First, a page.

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Boeing Co.  (BA) shares extended declines Monday, while its European rival Airbus SE (EADSY) soared to an all-time high, as investors reacted to news that American Airlines (AAL) has extended cancellations of the grounded 737 MAX for a fourth time, taking the troubled aircraft out of commission until at least November. 

The biggest U.S. carrier said it would extend its 115 daily cancellations of the grounded 737 MAX  until November 2, two months longer than its previous forecast, following similar moves by rivals such as Southwest Airlines (LUV) and United Airlines (UAL) . American has 24 737 MAX aircraft in its fleet, the second-largest in the U.S. market behind Southwest. A Wall Street Journal report from Sunday, meanwhile, suggested the 737 MAX groundings could stretch into early next year. 

"American Airlines remains confident that impending software updates to the Boeing 737 MAX, along with the new training elements Boeing is developing in coordination with our union partners, will lead to recertification of the aircraft this year," American said in a weekend statement.

Airbus shares were marked 1.32% higher in the opening hour of trading in Paris to change hands at a record high €129.36 following news of the American Airlines cancellations, the fourth such move from the carrier this year, while Boeing shares slipped 1.5% lower in New York to $360.35 each.

With Monday's pre-market move, Boeing shares have fallen around 3.6% over the past three weeks, compared to a 3% gain for the Dow Jones Industrial Average, after the U.S. Federal Aviation Administration said it found yet another issue with the planemaker's 737 MAX software that could further delay its return to service.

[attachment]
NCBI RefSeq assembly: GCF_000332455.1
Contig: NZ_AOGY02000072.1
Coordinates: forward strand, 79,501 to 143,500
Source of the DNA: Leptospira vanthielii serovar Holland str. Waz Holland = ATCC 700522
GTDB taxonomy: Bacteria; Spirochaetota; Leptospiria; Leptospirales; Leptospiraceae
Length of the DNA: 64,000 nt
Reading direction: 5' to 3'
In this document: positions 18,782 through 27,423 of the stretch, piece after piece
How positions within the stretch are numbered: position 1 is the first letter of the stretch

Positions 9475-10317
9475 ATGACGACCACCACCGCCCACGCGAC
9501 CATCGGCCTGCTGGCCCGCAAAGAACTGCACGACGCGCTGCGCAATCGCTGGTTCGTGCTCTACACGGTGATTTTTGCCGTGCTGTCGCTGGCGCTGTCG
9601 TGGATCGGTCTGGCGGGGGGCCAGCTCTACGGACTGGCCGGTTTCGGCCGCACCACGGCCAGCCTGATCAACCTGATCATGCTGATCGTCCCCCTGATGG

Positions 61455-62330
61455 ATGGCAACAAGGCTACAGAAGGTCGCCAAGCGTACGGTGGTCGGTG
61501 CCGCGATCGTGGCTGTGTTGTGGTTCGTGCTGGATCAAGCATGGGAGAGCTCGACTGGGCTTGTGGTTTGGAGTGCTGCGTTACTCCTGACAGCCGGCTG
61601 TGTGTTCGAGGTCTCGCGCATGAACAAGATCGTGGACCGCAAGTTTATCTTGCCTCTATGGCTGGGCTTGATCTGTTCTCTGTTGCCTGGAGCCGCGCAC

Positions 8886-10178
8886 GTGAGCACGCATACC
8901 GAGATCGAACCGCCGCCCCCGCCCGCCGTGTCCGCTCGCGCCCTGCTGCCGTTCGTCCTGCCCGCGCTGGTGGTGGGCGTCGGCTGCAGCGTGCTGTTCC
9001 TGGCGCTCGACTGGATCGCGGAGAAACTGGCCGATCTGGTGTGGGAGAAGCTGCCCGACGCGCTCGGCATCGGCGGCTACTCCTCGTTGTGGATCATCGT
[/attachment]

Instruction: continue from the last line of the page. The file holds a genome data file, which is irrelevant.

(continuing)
The FAA also said the testing and procedures were following a process, not a prescribed timeline, for the 737 MAX's recertification, while the International Air Transport Association called for additional training requirements for crews flying the 737 MAX.

U.S. carrier United Airlines, meanwhile, said t will pull all MAX aircraft from its summer schedule, resulting in around 3,200 cancellations over July and August, and doesn't expect Boeing's flagship plane to return until at least September 3, echoing a similar assessment earlier this month from Southwest Airlines.

The planemaker's grim output figures, which showed a 37% slump in deliveries over the fist half of this year to just 239 aircraft, well behind the 389 planes shifted by European rival Airbus, have added downward pressure on the shares.

"We have said all along that the regulatory authorities determine the process for certifying the MAX software and training updates and the timing for lifting the grounding order," Boeing said in a statement to TheStreet on Sunday, adding it would not comment on "media speculation on that schedule."

"We deeply regret the impact the 737 MAX grounding is having on our customers and their passengers," said Boeing. "Boeing is working very closely with the FAA on the process they have laid out to certify the 737 MAX software update and safely return the MAX to service. The disciplined development and testing work underway is based on a rigorous analysis by our technical experts of the FAA requirements."

"We will submit the final software package to the FAA once we have satisfied all of their certification requirements," the company added.